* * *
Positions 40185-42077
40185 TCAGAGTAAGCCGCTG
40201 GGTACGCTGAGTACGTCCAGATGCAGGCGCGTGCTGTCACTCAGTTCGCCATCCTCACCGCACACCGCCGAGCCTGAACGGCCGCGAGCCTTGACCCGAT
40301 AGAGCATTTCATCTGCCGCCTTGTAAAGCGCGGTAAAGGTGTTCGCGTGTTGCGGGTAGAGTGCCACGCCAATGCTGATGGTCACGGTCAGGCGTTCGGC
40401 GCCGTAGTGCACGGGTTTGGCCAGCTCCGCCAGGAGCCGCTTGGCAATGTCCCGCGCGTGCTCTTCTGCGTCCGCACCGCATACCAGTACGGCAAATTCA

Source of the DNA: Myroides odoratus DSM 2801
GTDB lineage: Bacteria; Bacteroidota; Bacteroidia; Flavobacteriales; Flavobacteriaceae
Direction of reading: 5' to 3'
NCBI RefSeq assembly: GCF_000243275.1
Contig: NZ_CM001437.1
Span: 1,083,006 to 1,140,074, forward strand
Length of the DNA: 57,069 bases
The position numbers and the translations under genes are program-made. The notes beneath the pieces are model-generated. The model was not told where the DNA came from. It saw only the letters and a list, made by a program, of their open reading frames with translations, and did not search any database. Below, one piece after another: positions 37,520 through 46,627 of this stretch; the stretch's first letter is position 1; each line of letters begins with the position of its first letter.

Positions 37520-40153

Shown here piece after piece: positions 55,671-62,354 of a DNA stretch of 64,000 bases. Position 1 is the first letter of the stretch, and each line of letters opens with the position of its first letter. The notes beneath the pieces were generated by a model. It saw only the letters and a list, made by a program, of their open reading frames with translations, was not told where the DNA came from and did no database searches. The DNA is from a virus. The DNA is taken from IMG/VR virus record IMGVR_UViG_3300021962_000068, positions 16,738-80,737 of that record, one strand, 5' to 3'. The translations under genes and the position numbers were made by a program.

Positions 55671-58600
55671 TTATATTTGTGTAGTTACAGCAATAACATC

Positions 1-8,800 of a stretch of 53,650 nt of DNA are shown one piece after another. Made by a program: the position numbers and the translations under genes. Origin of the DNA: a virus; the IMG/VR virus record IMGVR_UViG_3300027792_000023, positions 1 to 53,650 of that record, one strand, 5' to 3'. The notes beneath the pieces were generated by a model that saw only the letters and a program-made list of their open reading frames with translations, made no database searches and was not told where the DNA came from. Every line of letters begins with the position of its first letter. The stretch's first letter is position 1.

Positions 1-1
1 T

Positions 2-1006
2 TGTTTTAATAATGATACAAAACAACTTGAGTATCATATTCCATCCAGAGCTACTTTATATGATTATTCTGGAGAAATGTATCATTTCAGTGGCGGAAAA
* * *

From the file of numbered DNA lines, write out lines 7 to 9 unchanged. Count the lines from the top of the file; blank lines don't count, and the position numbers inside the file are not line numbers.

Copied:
GTDB lineage: Bacteria; Bacteroidota; Bacteroidia; Flavobacteriales; Flavobacteriaceae
Direction of reading: 5' to 3'
NCBI RefSeq assembly: GCF_000243275.1